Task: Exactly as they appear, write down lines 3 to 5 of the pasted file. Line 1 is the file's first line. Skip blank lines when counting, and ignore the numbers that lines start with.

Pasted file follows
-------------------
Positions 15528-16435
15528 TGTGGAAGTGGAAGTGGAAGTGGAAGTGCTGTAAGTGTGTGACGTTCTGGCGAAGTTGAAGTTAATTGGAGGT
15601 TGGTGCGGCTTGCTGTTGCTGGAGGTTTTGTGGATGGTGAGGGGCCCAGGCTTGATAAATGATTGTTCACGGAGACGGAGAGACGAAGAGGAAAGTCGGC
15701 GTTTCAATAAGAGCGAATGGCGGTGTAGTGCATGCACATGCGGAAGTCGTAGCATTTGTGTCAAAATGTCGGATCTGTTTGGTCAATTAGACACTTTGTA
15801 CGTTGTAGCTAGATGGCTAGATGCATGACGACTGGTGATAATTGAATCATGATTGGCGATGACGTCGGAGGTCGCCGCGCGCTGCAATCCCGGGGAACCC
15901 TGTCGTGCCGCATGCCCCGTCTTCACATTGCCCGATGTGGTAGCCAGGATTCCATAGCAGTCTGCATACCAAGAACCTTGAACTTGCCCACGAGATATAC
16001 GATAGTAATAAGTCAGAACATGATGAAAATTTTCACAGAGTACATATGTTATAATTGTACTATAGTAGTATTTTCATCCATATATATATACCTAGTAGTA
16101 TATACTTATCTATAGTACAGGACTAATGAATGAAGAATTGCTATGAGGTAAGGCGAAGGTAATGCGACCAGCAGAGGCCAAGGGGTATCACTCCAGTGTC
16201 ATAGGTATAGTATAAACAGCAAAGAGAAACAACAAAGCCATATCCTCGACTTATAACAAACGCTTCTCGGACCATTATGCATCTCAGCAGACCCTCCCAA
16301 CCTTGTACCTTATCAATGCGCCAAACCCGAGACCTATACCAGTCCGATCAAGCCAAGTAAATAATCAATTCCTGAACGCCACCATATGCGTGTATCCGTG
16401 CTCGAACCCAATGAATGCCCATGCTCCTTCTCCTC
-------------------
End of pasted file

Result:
15601 TGGTGCGGCTTGCTGTTGCTGGAGGTTTTGTGGATGGTGAGGGGCCCAGGCTTGATAAATGATTGTTCACGGAGACGGAGAGACGAAGAGGAAAGTCGGC
15701 GTTTCAATAAGAGCGAATGGCGGTGTAGTGCATGCACATGCGGAAGTCGTAGCATTTGTGTCAAAATGTCGGATCTGTTTGGTCAATTAGACACTTTGTA
15801 CGTTGTAGCTAGATGGCTAGATGCATGACGACTGGTGATAATTGAATCATGATTGGCGATGACGTCGGAGGTCGCCGCGCGCTGCAATCCCGGGGAACCC